I stole this right off the ebay websight. It contains info nobody goes looking for till after this happens. DON'T ASK ME HOW I KNOW... anyway read and head this is a way scams are run on ebay and it is going on everyday.
Well, I knew it would come to this. After seeing countless threads about people being ripped off, I've decided to write this topic, possibly in hopes of informing unsuspecting eBayers of the dangers of this rampant scam.
These are the WARNINGS signs:
Items are usually very high priced items, like laptops, plasma TV's, bicycles, etc. The price for the auction, too, is usually fairly well below retail, and often times, ridiculously so. At face value, the auction page may look legit. The buyer usually has very good feedback, and lists the item in the US or UK. Payment methods are usually listed as money order or cashier's checks.
Under the surface, though, if you dig deep enough, you can sniff out the fraudulent auctions. First of all, almost all of these scam auctions are being run by hijacked accounts, meaning that some poor person had their eBay ID comandeered by some scammer, who then lists these fake auctions. The user ID will usually be a "buyer only" type account, meaning that in the past they've only bought item, usually or never sold. The item will usually be listed as being the US or the UK, but if you contact the seller, they will claim to be in another country. This part varies wildly, but as of late, a lot of scams have been coming out of Eastern Europe as well as Spain.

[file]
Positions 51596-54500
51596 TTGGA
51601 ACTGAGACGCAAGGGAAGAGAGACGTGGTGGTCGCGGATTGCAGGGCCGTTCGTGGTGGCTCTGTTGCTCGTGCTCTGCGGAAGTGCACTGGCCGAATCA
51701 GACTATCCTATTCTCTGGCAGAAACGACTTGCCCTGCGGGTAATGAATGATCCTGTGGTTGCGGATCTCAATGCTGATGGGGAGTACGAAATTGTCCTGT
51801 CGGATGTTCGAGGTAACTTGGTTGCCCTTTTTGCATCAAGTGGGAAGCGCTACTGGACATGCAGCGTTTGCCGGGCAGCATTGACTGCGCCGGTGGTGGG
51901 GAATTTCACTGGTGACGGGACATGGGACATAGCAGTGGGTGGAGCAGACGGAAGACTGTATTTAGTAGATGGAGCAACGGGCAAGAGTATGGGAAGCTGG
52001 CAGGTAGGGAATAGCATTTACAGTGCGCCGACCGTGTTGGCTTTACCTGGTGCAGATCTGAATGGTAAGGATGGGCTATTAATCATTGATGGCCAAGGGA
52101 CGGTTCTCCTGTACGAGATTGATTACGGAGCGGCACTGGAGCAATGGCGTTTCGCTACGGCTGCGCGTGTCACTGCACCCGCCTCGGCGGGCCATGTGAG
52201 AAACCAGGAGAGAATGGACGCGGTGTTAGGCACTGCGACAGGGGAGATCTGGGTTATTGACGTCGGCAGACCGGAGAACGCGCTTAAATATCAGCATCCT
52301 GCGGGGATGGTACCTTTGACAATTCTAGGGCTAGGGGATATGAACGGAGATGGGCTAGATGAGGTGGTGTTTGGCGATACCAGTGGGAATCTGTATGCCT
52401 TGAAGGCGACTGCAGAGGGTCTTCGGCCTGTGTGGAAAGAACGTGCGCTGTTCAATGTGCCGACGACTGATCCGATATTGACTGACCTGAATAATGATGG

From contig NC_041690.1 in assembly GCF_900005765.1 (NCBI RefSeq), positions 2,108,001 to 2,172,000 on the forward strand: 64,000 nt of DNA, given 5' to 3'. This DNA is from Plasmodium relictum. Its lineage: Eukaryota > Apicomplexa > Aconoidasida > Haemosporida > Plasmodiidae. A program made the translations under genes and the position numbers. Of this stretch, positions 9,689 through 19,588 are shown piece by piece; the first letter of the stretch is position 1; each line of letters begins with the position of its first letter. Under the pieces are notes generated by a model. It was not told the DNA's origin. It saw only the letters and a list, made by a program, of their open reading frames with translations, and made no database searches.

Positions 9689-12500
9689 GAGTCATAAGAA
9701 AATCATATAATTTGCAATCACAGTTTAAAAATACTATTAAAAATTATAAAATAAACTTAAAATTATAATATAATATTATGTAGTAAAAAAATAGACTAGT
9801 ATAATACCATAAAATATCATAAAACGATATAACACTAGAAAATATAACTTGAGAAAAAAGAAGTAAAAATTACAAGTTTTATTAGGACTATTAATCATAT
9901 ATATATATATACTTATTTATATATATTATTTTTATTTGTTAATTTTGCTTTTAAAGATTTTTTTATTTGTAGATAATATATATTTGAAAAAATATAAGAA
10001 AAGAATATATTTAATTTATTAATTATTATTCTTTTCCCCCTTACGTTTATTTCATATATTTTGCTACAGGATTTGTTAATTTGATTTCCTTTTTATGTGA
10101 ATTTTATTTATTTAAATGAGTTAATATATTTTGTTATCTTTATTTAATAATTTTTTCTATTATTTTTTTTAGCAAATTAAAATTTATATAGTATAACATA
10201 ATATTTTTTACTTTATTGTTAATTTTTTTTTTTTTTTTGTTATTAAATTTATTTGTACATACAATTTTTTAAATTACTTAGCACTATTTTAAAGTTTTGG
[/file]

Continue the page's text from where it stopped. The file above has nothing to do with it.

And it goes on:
The scammer will insist on payment through Western Union, regardless of what they indicated in the TOS. They will also try to claim that by paying through Western Union, the transaction will be safe and secure. Often times, they will also say that by choosing a secret password or by using a fake name that you can later change once you receive the goods, the transaction is secure. This is where they get you. Once money is sent via Western Union, especially to Europe, no password or anything else is needed to claim the funds. Some outlets require an ID, which is easily bypassed by using a fake one, and in some countries, no ID is necessary at all, as long as the scammer has the transaction number of the funds. Keep in mind, they will try to sweet talk to you, and reassure you that the transaction will be secure and in your best interest. NO MATTER WHAT SECURITIES THEY OFFER YOU, do not carry through with the transaction.
Also, keep in mind that the address and contact info. they will provide you will almost always be false. When it is actually correct, it will most likely be that of the poor person who had their account hijacked. One recent person gave me an address in Italy, which I tracked down to a local church in Rome.
Yep it's true Hopefully this will save some one on this board form getting ripped off.